Adare, County Limerick 


“Something ’bout this photograph takes me back in time,” said the retiring Inspector. He was looking down at the contents of his ‘Closed’ case files.

“Y’kno’, lad. An awful interesting one in all of my donkeys’ years*. Matchless!” 

“What ’bout it?” I asked surprised, pouring us coffee. I was sent to replace him.

“The queer case of the Adare Murders. Naturally, it created a mass furore. An’ made for countless, sleepless nights for the Garda*.” A drawn-out sigh.

I stopped sipping. “Tell me mo’.” 



The quaint, little village sat blanketed in thick snow. The hues of dusk coloured the pristine-white landscape. All was quiet when the sound of guffaws splintered the silence. A rambunctious group of teenagers trudged through the snow, wisecracking and being themselves. 

“Yer Beour* wou’d kill ya, if she found out!” 

“Shut yer mouth, Eejit!* But ev’n if she did – I’d still remain her Acushla*.”

More snickering and snide remarks followed. 

They plodded their way into the nearby forest.

“How ’bout a game of ‘Hide Agus a Lorg’!*” Someone suggested.

“Grand!” Said another, throwing a glance at the dense, snow-covered foliage.

In no time, perfect little nooks and corners were prodded and stomped to make room for them. 

At the countdown, the unfortunate ‘It’ went about ‘seeking’, whilst making heinous noises that would put the leprechauns to shame. 

Out came the children, laughing, one after another; their hideouts having betrayed them. 

All but one.

“Where’s Timmy, ya’ll?” Asked the eldest of the lot.

They shrugged their shoulders at him; nobody had seen him hide.

“Let’s pull the bastard out…!” ‘It’ shrieked and they all yelled gleefully, in unision. The woods came alive with their voices.

But after an hour, the merriment soon fizzled out as night fell upon them. On tenterhooks, they looked for him. 

A pair of eyes, peeked through the prickly thicket. A rustle of dry leaves and a figure emerged.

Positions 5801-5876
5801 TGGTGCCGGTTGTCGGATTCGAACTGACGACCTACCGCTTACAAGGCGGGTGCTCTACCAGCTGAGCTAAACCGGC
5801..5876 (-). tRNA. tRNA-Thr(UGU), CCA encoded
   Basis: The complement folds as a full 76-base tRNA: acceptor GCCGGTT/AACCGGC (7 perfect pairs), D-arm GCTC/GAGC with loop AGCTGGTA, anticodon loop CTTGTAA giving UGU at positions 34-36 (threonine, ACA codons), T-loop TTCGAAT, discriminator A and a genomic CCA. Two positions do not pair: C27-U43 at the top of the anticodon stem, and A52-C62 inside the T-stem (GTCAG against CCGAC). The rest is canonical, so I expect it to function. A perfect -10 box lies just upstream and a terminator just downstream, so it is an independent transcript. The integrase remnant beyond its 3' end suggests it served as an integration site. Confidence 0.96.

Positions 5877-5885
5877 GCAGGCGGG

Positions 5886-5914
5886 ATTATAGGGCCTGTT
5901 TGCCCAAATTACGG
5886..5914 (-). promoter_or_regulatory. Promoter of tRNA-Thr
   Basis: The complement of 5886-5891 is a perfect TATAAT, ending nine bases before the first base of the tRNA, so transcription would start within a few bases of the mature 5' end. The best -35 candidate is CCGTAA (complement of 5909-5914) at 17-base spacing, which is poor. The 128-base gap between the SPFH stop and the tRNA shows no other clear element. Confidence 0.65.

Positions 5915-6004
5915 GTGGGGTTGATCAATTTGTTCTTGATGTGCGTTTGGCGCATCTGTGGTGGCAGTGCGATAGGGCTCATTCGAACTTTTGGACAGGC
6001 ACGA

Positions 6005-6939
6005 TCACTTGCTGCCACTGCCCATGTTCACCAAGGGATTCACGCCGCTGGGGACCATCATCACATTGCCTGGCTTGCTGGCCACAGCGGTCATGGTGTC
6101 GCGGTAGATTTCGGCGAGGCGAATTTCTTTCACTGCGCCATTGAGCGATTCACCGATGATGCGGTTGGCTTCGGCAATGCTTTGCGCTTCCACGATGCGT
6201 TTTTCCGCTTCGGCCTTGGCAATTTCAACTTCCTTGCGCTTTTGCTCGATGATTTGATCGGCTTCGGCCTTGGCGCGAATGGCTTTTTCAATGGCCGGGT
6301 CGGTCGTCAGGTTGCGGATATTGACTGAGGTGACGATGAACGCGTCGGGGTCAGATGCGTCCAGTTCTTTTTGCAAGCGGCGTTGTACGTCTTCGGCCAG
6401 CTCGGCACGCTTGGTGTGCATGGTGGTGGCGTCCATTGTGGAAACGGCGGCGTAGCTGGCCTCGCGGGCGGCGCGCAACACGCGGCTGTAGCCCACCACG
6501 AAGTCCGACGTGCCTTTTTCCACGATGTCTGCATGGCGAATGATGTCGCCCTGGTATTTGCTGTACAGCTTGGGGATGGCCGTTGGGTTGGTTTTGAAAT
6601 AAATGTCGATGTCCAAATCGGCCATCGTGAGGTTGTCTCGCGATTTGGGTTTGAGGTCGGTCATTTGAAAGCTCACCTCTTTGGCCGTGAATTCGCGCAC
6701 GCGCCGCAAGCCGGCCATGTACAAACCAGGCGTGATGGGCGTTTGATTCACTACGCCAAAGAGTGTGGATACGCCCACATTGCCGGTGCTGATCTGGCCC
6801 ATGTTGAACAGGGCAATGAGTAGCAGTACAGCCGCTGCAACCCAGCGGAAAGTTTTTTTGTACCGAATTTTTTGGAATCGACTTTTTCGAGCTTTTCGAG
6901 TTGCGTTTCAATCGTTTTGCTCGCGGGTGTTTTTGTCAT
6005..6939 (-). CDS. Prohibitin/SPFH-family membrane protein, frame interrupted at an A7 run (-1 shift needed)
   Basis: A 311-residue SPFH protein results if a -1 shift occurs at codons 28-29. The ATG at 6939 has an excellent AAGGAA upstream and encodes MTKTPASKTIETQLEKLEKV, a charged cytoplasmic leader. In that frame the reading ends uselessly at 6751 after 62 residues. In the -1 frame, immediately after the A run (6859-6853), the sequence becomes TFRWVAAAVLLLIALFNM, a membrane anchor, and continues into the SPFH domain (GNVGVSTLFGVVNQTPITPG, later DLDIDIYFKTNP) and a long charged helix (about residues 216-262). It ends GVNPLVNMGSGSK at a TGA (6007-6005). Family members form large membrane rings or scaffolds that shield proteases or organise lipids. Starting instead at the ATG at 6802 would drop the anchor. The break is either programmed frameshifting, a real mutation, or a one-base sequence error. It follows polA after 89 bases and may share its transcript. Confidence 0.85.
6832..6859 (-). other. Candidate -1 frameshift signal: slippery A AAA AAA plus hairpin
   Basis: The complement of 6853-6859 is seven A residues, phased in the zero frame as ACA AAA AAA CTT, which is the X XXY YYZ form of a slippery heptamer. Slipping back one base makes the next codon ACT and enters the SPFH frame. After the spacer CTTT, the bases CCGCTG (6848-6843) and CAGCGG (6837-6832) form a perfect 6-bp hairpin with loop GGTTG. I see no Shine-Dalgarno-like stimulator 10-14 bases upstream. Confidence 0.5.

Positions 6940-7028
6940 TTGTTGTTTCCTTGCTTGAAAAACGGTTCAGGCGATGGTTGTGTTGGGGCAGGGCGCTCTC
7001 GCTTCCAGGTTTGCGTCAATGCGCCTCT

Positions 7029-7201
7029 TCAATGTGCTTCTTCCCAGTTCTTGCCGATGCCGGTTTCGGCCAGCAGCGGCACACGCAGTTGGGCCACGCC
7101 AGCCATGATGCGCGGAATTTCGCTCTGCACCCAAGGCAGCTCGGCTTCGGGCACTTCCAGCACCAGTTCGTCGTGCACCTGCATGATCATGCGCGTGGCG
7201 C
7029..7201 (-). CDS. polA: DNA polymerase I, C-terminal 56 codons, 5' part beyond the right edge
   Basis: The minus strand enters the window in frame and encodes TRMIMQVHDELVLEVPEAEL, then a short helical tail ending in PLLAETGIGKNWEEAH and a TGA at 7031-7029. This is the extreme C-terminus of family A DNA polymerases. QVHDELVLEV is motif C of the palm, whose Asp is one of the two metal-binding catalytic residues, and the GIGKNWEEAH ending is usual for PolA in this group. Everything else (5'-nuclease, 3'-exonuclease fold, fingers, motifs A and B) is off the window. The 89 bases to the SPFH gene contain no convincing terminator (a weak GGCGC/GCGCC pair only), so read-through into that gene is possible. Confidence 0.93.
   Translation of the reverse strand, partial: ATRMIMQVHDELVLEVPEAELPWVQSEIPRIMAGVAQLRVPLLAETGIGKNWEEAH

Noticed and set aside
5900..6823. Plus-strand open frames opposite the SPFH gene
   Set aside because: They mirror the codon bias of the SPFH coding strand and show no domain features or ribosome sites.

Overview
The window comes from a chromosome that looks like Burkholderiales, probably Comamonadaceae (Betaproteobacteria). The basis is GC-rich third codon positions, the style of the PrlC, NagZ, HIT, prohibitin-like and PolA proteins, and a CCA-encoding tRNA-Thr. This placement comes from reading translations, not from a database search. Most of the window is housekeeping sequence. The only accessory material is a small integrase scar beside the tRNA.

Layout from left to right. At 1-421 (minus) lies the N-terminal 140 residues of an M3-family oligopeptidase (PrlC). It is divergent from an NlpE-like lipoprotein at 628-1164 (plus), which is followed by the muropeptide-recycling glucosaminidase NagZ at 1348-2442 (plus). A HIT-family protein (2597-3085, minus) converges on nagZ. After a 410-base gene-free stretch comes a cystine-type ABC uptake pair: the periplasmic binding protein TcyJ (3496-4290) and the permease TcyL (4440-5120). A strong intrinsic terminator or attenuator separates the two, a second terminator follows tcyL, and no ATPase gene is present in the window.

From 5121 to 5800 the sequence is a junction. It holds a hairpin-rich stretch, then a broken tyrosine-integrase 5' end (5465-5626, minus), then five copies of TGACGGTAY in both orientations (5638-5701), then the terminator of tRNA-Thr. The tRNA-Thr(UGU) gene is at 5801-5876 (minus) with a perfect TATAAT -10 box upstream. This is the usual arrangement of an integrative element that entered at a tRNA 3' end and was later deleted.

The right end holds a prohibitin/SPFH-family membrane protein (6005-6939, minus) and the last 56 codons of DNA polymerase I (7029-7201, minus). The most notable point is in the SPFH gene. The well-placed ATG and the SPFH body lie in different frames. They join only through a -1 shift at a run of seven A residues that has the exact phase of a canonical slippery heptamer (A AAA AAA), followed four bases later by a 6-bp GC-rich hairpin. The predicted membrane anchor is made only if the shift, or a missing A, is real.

“Feck* ya, Timmy! Ya had us all ‘up to ninety’!*”

Timmy considered them, with a lop-sided grin. A gust of frosty wind blew in their direction, beckoning them homeward. 

But they never made it home. 

At daybreak, the County Inspector and his team stood aghast, shaking their heads at the gruesome sight:

Seven corpses lay in a row. 


“And what’s bizzare? No signs of external injury, either. But they sure look’d terrified, lad! – as tho’, something literally scared ’em to death.” The old Inspector continued.

“An’ Timothy Byrne, the priest’s son? He was found in the semifrozen pond. Far remov’d from the rest. Death due to drowning; he apparently fell through thin sheet ice. He mus’ hav’bin running…” A meaningful pause.

“So what do you think of it?” I spurred him on.

He chortled. 

“We’re Irish, lad! There’s only one explanation!” He winked at me. 

“We folk know it – but nobody’ll admit their arses.” Then he leaned in closer.

“Why, ’twas the fine work of a Fetch*,” he whispered.

I nearly fell off my chair.


Glossary of Irish words/phrases used, in order of their appearance:

Donkeys’ years: A whole lot of years.

The Garda: The police department/services in Ireland.

Beour: An attractive girl; girlfriend.

Eejit: Irish for ‘Idiot’.

Acushla: An old term of endearment.

Hide Agus a Lorg: Irish for ‘Hide and Seek’.

Feck: Irish cuss word.

Up to Ninety: Old Irish phrase, roughly translated as stressed, agitated.

Fetch: A fetch based in Irish folklore, is a supernatural double or an apparition of a living person – the sighting of which is regarded as an omen, usually for impending death.

Photo credits: ‘How They Met Themselves’ by Dante Gabriel Rossetti. (A watercolour version)


Photo By: Unsplash

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Anne Adarsh

Anne Adarsh is a Radiologist by profession, but finds herself repeatedly returning to her first love in all things. Poetry. A self-confessed recluse also blessed (or cursed, perhaps!), with an insatiable curiosity to learn new things, writing to her, means a landscape in her mind's eye, to which she can always escape to, whenever life closes in on her.


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